– It’s hard, but obviously James is doing amazing and for me it’s no surprise. He has shown a number of times that he can adapt to pretty much anything. He’s a stellar chase-driver, arguably one of the best drifters in the World and he has a car to back it up. Long story short: it seems James Deane was waiting for the right time and package to get in Formula D and he found it.

The one thing that can stop him, aside from obvious things like technical issues, is that subconsciously he’s held to a higher standard that the other drivers.

– What’s your favourite track to drift in FD?
– It used to be road Atlanta, but now that track has bitten my ass a number of times, so I’m not sure anymore! Canada reminds me a bit of Gatebil style track. it’s a technical road course that’s a bit tight. Seattle is cool – very high speed, fast initiation. Irwindale – I couldn’t crack the track code there until 2014 and then we won there next year, which was big. I don’t know, I want to say it’s a tie between Seattle and Canada.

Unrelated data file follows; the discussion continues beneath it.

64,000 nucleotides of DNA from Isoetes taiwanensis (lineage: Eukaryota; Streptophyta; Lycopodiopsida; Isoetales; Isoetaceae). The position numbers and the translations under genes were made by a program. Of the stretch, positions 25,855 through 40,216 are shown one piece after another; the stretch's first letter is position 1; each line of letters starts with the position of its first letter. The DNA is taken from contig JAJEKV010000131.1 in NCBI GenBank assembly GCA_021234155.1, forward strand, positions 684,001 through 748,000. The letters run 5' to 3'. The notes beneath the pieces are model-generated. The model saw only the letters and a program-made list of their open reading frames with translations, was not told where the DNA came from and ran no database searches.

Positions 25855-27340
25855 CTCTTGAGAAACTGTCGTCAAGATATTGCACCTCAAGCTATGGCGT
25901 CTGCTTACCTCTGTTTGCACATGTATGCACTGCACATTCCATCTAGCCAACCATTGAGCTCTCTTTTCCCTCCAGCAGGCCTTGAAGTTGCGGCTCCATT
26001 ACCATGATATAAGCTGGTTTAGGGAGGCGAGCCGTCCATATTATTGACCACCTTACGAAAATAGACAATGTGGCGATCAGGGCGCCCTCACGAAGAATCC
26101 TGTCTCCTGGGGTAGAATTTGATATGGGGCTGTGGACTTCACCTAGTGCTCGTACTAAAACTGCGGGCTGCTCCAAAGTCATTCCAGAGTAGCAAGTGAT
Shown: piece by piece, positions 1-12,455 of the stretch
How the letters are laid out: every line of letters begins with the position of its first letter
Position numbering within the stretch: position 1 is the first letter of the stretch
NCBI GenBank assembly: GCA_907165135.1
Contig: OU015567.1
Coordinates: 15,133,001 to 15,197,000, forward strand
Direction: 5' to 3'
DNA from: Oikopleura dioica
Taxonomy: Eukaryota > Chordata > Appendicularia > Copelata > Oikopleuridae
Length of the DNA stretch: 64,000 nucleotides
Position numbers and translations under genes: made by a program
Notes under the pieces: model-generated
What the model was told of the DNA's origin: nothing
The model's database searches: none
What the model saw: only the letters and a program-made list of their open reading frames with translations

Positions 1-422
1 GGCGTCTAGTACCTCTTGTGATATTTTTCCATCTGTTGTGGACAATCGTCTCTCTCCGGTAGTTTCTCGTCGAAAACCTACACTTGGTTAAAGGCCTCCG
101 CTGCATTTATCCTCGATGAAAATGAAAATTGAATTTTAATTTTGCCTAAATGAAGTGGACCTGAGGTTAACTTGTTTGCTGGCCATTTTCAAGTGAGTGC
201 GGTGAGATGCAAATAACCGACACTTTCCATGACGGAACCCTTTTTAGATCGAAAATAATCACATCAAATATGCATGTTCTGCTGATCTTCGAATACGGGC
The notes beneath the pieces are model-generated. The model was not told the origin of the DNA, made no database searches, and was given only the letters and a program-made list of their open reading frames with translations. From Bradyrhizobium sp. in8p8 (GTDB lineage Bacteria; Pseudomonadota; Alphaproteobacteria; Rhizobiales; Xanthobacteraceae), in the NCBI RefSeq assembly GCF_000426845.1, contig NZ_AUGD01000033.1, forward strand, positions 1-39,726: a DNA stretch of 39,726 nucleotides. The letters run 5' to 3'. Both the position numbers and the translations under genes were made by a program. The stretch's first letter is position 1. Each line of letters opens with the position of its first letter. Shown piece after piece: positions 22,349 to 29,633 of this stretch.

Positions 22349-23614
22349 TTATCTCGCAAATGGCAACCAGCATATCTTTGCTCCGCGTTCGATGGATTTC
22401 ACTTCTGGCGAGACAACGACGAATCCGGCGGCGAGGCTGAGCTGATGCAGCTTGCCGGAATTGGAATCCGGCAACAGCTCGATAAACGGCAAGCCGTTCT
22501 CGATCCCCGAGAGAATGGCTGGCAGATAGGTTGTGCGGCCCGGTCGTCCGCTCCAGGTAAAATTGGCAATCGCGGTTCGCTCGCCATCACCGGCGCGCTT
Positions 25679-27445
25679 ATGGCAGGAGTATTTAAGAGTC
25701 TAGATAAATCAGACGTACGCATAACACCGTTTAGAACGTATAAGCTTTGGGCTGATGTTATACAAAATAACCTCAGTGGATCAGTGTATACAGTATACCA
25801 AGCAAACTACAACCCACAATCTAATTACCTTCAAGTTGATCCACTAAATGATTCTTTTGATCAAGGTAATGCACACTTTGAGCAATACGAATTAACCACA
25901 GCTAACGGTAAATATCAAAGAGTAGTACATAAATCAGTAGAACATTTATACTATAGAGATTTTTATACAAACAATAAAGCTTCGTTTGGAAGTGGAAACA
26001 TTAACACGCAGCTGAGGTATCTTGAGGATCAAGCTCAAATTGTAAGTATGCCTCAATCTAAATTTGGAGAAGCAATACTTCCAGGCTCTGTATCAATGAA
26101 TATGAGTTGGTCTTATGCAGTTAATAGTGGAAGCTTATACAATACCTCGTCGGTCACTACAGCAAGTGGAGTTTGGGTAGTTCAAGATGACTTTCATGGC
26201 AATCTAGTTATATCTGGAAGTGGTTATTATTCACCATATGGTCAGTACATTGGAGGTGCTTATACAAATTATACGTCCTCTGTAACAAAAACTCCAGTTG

– That’s good news, those tracks are still coming up!
– Exactly!


– What is your long time dream to do (or go somewhere), but you couldn’t find time or other resources yet to accomplish?
– Mars? It’ll be cool to do something new: go new places, do new stuff. One thing I see – the further away from the racetracks you take the drift cars, the more wow-effect you’ll make. I’m all in for city events or something epic. You know, I was flying over some islands in the Bahamas this winter and noticed that some of them have airports where it’s possible to make a cool drift course..

You can follow Fredric on:
His Facebook
His Instagram

Thanks to Alex Ulanov for portraits